Bitter– Again, a variety of responses. The classic study was done by Brower in 1969. Many species of milkweeds contain cardiac glycosides. If the milkweed is eaten by an animal the heart rate drops but the beat is stronger; a large enough dose is fatal. But 1/2 the fatal dose causes vomiting so an animal will throw up before it absorbs a lethal dose. Many animals learn, then, not to eat milkweeds. Some insects, however, can eat the plants with no apparent side effects. One is the caterpillar of the Monarch Butterfly. Brower raised Monarchs in captivity; some on milkweed and some on cabbage, which has no cardiac glycosides. The cabbage-raised butterflies were fed to Blue Jays and they ate them with no ill effects. Then the birds were offered the monarchs raised on milkweed; 12 minutes later the Blue Jays became violently ill, vomited, but recovered in 1/2 hour. Then the Blue Jays would reject all Monarchs introduced into the cages, no matter how they were raised. If starved, the Blue Jays would capture and pick at the butterflies to taste them first.
The point of this is that birds can taste bitter and will learn to associate bitter with plants or animals and avoid them. Both the predator and prey benefit as the prey doesn’t get eaten and the predator doesn’t get sick and waste time eating them.
A bird’s skin possess sensory nerve endings, as in mammals, that detect heat, cold, pressure, and pain. Many are also associated with filoplumes. The tip of the bill of ducks and geese, the tongues of woodpeckers, and the bill tips of many altricial birds have concentrated nerve endings. In many shorebirds there are pits with sensory cells along the bill that are very sensitive to pressure – for finding prey. Woodstorks, for instance, can fish in turbid water and close their beak on live fish in .019 seconds after initial contact (takes us .040 seconds to blink our eyes). Similar sensory cells are also found at the base of flight feathers and it is likely that they play an important sensory role in flight.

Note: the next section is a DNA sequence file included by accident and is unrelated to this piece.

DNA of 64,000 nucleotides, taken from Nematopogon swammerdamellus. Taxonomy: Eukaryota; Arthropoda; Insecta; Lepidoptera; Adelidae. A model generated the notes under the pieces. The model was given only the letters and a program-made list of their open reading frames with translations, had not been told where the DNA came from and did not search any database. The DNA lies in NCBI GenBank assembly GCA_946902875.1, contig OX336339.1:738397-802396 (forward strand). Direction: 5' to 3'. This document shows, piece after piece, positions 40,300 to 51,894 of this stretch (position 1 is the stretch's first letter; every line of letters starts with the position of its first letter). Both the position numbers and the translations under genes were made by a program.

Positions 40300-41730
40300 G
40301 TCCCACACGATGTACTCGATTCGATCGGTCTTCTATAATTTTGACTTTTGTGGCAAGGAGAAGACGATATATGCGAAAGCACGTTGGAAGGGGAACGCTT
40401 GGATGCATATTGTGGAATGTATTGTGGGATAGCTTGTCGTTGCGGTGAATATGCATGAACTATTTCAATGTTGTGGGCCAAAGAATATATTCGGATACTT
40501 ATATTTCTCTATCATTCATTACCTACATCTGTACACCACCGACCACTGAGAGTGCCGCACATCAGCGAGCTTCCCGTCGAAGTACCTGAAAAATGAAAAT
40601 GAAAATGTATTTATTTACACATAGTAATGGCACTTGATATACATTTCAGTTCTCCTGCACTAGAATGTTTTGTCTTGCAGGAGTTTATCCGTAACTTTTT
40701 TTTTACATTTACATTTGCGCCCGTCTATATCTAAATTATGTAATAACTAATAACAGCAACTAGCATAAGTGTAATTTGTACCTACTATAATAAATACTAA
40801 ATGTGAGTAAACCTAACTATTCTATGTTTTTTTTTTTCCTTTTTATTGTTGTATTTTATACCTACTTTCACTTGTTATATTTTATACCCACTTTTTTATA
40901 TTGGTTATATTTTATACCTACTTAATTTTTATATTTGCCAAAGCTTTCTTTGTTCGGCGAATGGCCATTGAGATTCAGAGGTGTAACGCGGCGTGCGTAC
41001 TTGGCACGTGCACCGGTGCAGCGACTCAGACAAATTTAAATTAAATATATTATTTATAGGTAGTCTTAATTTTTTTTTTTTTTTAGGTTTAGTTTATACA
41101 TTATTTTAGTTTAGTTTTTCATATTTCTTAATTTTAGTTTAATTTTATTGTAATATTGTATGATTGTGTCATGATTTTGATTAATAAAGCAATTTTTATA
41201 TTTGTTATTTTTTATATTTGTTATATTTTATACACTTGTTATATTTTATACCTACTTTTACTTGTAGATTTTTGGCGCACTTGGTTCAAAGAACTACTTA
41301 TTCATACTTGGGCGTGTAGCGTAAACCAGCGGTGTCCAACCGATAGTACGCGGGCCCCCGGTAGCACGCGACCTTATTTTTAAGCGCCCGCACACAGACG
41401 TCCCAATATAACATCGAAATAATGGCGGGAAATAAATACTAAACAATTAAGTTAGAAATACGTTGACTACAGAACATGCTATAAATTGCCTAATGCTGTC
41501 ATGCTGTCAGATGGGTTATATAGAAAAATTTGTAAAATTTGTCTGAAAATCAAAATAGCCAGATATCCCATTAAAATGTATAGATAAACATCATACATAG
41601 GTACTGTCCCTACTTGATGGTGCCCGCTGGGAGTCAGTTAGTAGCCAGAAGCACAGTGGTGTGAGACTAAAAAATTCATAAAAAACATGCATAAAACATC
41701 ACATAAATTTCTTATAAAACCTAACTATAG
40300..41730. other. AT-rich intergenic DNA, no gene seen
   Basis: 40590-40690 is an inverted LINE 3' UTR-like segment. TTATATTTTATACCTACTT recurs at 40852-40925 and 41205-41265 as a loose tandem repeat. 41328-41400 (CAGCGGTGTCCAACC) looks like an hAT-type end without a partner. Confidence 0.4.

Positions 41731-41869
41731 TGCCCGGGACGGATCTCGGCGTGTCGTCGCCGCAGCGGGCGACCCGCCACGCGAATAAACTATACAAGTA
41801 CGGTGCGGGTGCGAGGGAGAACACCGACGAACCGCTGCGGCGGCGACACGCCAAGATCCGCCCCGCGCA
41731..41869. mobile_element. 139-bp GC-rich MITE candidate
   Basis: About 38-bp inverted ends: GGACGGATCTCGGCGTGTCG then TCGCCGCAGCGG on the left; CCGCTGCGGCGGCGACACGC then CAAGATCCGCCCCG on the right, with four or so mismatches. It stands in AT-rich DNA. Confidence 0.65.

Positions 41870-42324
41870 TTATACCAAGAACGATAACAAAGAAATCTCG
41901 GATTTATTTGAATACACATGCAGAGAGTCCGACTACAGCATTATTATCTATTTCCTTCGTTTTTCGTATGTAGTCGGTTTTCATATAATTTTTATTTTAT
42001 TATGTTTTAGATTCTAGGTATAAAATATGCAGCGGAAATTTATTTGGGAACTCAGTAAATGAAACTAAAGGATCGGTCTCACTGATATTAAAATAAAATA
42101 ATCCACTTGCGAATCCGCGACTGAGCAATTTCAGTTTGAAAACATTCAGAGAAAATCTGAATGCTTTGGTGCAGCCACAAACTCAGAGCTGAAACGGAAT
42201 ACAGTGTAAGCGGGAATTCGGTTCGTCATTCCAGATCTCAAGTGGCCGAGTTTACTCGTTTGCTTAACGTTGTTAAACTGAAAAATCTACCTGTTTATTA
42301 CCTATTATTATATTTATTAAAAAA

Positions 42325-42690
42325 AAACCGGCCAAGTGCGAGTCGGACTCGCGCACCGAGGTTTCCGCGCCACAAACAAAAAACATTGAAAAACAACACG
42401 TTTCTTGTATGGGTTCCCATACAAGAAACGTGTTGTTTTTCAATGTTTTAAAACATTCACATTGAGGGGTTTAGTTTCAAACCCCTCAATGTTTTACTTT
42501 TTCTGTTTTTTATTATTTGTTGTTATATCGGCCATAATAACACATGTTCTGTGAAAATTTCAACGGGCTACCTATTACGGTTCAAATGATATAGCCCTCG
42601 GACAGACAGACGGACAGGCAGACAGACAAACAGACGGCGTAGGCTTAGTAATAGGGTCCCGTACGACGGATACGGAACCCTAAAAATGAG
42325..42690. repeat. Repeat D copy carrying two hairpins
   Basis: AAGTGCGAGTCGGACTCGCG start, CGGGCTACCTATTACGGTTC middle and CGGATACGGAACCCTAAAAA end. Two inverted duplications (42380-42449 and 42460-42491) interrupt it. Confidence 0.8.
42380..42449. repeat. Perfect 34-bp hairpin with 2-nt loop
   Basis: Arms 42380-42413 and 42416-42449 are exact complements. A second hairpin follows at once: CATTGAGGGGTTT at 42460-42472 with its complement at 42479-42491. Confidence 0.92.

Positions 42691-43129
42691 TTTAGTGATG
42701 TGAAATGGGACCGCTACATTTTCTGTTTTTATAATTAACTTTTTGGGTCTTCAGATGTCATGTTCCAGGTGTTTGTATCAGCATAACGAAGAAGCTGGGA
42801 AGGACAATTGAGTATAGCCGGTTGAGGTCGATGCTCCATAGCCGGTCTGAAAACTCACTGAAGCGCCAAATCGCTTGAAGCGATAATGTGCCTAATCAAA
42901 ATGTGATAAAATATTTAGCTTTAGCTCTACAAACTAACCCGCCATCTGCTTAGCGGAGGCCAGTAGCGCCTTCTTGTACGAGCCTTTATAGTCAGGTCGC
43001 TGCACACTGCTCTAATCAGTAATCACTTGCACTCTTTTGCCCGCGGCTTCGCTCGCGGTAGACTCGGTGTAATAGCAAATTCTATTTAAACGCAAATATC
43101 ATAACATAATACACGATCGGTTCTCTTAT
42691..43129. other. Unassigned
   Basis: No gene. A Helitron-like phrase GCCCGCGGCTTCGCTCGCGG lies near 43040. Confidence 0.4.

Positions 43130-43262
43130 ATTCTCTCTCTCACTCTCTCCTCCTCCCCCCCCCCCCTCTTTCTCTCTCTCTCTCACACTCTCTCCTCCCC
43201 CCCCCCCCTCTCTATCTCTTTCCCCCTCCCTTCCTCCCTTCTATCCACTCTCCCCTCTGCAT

CENTRAL NERVOUS SYSTEM
The central nervous system (brain and spinal cord) is arranged and works similarly to that of mammals. Its job is to integrate sensory impulses from the environment, to stored learned information, and to coordinate voluntary and involuntary functions and movements.
In the brain, the optic lobes are large and the olfactory lobes small, correlating with their senses.
The cerebral hemispheres in birds are large and well-developed, as in mammals, but the center of complex behavior in the cerebrum is different in the two groups. The brain of a mammal is dominated by the top layer of the cerebral hemispheres (cerebral cortex) which have a high capacity for learning. The bird brain is dominated by the middle of the cerebral hemisphere which lacks learning capacity. So mammals, in general, learn behavior and bird behavior tends to be instinctive and stereotyped. Birds’ brains are also particularly sensitive to control by hormones; implanting a pellet of testosterone in a dove elicits courtship, copulation, and aggressive behavior. Experimentally, large sections of the cerebral cortex have been removed with little effect on the birds’ behavior.
The cerebellum, the center for motor control, is well-developed in birds as is logical with their ability to fly and the related need for agility.